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Google: Doing Evil with ALEC

EvilGoogleGoogle Inc. is now aligned with the notorious ALEC.

Quietly, Google has joined ALEC — the American Legislative Exchange Council — the shadowy corporate alliance that pushes odious laws through state legislatures.

In the process, Google has signed onto an organization that promotes such regressive measures as tax cuts for tobacco companies, school privatization to help for-profit education firms, repeal of state taxes for the wealthy and opposition to renewable energy disliked by oil companies.

ALEC’s reactionary efforts — thoroughly documented by the Center for Media and Democracy — are shameful assaults on democratic principles. And Google is now among the hundreds of companies in ALEC. Many people who’ve admired Google are now wondering: how could this be?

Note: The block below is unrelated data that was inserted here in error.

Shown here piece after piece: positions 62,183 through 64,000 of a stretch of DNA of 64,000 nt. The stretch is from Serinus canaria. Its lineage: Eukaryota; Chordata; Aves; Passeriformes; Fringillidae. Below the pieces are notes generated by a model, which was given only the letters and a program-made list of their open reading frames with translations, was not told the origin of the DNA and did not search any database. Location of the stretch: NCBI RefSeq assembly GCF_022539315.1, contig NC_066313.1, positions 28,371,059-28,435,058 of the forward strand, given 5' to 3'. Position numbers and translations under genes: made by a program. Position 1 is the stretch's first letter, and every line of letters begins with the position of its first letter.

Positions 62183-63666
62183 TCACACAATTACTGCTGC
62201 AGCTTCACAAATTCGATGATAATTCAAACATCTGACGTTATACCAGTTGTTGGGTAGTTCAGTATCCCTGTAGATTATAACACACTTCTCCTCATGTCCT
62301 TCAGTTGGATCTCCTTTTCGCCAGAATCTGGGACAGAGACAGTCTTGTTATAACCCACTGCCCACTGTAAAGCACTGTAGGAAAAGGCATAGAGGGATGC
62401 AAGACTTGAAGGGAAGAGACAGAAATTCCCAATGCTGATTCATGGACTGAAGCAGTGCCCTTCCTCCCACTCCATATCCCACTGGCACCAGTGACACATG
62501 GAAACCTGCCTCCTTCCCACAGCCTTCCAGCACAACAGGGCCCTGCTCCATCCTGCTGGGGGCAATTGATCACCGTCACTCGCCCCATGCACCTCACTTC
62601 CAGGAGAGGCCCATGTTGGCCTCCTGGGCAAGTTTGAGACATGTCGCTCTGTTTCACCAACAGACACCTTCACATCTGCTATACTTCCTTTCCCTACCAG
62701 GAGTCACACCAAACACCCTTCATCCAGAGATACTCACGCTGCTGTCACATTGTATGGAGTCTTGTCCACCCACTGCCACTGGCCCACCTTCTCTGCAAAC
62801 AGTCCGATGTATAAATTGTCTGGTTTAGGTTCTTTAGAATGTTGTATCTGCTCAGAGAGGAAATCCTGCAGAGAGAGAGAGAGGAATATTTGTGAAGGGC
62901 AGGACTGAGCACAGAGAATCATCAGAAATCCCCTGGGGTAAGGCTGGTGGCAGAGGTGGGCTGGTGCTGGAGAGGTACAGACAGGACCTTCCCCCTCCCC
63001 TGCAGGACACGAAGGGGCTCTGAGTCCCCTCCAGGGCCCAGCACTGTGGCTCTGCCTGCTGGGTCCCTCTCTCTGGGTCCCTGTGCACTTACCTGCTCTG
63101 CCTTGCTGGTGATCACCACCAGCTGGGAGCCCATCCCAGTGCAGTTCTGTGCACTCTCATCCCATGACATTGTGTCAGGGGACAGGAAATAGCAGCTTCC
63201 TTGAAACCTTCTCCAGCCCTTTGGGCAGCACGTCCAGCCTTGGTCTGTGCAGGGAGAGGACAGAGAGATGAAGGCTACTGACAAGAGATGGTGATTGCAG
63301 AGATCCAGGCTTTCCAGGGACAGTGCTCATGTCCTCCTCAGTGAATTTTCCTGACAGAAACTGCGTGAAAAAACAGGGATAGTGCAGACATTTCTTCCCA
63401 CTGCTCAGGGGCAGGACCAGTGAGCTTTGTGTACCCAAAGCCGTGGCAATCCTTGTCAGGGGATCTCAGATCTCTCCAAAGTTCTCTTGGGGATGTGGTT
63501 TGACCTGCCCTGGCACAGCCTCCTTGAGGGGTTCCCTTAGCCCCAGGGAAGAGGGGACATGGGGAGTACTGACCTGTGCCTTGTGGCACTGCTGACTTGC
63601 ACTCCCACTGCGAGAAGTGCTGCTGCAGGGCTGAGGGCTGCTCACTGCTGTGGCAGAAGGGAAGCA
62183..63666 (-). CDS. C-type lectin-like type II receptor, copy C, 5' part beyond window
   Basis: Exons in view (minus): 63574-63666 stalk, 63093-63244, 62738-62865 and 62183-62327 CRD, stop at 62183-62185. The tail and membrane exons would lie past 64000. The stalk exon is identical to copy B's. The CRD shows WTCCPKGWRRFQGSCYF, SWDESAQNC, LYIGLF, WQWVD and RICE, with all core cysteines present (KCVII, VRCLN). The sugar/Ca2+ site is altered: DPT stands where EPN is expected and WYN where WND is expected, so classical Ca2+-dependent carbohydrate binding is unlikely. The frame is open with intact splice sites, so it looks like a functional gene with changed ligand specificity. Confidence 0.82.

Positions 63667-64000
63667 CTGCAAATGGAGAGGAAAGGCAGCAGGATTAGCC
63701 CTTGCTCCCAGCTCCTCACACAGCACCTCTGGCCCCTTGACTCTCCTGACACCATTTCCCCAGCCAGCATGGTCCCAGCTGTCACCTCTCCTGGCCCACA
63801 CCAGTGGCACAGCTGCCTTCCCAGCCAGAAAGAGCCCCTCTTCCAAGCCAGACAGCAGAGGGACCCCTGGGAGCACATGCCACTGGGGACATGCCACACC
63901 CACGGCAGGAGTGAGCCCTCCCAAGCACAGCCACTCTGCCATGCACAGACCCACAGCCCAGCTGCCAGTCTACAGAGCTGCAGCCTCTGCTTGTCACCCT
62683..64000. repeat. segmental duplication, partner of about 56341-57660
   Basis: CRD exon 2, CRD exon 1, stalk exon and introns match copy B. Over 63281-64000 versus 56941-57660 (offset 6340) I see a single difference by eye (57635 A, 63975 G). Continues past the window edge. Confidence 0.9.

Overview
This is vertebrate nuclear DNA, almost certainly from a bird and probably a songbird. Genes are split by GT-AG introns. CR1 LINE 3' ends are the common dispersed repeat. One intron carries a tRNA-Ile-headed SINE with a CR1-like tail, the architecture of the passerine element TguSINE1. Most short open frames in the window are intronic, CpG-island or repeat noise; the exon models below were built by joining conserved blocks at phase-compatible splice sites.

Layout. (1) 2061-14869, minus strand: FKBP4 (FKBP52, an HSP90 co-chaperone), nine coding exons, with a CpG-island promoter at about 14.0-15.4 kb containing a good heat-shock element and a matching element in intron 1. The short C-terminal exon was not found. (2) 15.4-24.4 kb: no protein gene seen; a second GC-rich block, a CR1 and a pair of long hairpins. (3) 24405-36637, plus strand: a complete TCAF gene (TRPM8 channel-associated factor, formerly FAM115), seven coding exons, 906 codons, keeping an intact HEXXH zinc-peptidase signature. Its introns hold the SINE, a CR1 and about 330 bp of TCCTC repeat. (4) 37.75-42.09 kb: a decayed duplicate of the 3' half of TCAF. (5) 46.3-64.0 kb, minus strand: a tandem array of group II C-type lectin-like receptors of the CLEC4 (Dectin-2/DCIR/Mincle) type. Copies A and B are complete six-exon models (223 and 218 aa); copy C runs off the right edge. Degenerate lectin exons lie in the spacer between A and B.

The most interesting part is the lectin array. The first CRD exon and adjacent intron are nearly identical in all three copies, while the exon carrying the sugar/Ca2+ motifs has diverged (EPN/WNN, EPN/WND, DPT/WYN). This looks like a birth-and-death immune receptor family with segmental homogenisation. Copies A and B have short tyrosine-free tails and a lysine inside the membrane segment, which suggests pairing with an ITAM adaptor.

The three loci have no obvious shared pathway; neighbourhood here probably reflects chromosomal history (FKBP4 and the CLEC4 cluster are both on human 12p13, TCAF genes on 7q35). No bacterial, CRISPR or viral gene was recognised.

Well, in his recent book “Digital Disconnect: How Capitalism Is Turning the Internet Against Democracy,” Robert W. McChesney provides vital context. “It is true that with the advent of the Internet many of the successful giants — Apple and Google come to mind — were begun by idealists who may have been uncertain whether they really wanted to be old-fashioned capitalists,” he writes.… Read the rest

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When Sugar Was Marketed As Healthy Eating

Buzzfeed has a collection of magazine advertising from the 1950s through 1970s run by the American Sugar Association’s PR division, Sugar Information. For decades sugar was aggressively advertised to consumers (specifically women) as a healthy source of energy and weight loss, providing the “natural energy” needed by busy kids and parents while containing less calories than “fattening” foods such as apples and grapefruit (no, really). Someone you know struggling with obesity? They better up their soda intake: